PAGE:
No man is an island - Qlick

No man is an island

Qlick letters

No man is an island

A few days ago I happily unpacked a present which I gave to myself: the pamphlet of the Italian author Paolo Giordano ‘How contagion works’ (‘Nel contagio’). He wrote it during the first weeks of the Italian lockdown.

A thoughts-experiment

It is a small book and I read it in one go. This passage I found particularly interesting:

What we are experiencing goes beyond nations, beyond identities, beyond cultures… The epidemic is encouraging us to think of ourselves as belonging to one society. It is forcing us to use our imagination in ways that, under normal circumstances, we simply aren’t used to: to see ourselves as inextricably linked to other people, and to keep them in mind when we make our own individual choices. In times of contagion we are a single organism, a community… The community that should concern us, in times of contagion, is all of humanity.’

While some political leaders do not want to understand this message, I think it is important to focus on the positive implications of Giordano’s thought.

The virus without borders forces us to take a serious look at our ‘humanness’. We are inseparably linked with other people. We belong to a collective. We are human, and it is up to each of us to make that meaningful.  This starts by activating our personal leadership. If everyone does this, we will become stronger through pooling together our talents and strengths to find solutions to many different issues that arise as a consequence of the Covid-19 crisis.

“We are inseparably linked with other people. We belong to a collective. We are human.”

Personal leadership

Personal leadership starts with taking responsibility; the responsibility to investigate what is truly important to you; the responsibility to question what impact your actions have on the people around you, and how large our small you make your circle of influence.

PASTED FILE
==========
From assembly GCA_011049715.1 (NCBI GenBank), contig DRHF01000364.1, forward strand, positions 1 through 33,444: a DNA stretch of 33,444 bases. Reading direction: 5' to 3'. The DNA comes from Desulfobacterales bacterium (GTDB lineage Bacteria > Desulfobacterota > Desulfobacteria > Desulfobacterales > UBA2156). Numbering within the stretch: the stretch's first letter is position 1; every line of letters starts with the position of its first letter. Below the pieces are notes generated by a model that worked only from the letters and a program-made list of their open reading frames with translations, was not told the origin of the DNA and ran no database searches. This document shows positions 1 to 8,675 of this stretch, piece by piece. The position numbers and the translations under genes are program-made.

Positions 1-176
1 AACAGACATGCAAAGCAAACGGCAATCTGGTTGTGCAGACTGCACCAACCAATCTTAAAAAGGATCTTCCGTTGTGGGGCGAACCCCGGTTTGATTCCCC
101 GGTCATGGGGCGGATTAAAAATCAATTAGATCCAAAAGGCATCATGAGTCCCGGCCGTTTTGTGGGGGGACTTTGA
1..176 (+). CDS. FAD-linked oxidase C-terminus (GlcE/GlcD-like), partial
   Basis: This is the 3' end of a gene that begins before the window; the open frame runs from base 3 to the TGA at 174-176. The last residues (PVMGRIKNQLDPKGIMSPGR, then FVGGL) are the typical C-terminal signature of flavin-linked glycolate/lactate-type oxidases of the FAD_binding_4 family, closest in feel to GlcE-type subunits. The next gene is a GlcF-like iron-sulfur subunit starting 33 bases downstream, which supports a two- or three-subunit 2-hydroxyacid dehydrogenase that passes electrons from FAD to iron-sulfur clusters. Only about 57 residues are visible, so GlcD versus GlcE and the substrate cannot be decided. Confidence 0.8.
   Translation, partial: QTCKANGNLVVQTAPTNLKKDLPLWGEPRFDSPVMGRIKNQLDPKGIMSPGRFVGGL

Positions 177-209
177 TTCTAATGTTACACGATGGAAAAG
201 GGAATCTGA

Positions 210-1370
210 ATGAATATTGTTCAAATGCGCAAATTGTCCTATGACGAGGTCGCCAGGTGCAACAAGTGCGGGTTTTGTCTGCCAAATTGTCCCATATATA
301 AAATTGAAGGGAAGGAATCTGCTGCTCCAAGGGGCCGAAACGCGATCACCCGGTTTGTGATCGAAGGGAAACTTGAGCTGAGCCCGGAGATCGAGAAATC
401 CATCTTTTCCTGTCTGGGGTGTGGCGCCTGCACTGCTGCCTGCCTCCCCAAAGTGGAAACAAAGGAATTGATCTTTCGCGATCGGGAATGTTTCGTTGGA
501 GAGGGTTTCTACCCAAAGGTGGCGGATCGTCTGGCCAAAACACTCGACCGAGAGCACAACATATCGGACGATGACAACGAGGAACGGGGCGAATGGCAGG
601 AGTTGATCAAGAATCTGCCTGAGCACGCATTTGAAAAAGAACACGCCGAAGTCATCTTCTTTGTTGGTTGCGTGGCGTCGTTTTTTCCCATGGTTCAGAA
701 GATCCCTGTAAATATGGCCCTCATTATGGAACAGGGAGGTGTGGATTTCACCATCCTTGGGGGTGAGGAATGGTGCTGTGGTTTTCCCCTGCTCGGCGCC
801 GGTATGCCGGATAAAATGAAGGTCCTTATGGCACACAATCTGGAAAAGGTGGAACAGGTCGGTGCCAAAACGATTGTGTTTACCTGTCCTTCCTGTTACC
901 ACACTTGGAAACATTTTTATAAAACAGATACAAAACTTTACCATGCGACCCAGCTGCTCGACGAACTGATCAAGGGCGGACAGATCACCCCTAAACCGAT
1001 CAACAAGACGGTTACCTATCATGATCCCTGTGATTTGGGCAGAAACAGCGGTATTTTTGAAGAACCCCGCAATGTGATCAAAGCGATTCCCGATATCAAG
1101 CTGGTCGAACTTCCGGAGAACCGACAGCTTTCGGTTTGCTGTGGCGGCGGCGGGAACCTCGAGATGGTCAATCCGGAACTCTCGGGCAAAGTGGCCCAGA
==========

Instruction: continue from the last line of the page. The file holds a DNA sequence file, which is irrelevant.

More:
It is essential that you know what is important to you to prevent that you are ‘eaten up’ by a collective which does not represent your values. This is the difference between living and being lived.

To start your reflection on personal leadership, a few coaching questions:

  • Where is your border between your own freedom and the health of others?
  • How much interference in your privacy do you allow?
  • What are other values and beliefs you have and which of those are particularly relevant now?
  • What are your skills and how do you put them to use?
  • With which information do you ‘infect’ others? What do you share on Social Media? Are they messages that bring people together or drive them apart?
  • If you run a company or a division in a company, how much of your personal leadership do you show in a professional context?
  • Where might you make a difference, even a small one?

A strong constitution

When we established our 3D-leadership concept a few years ago, we started from the premise that ‘formal’ leadership (ie having leadership responsibilities for other people) starts with personal leadership. When you activate your personal leadership first, your leadership style will be more in sink with who you are. In addition, the link with the vision of your company or company division will also be more clear. Personal leadership always comes first.

If all of us would activate his/her personal leadership we will become stronger from this crisis. Then the crisis becomes an opportunity.

‘No man is an island’, John Donne wrote 400 years ago. He meant by this that we are all connected with each other. Highest time to dust off this wisdom.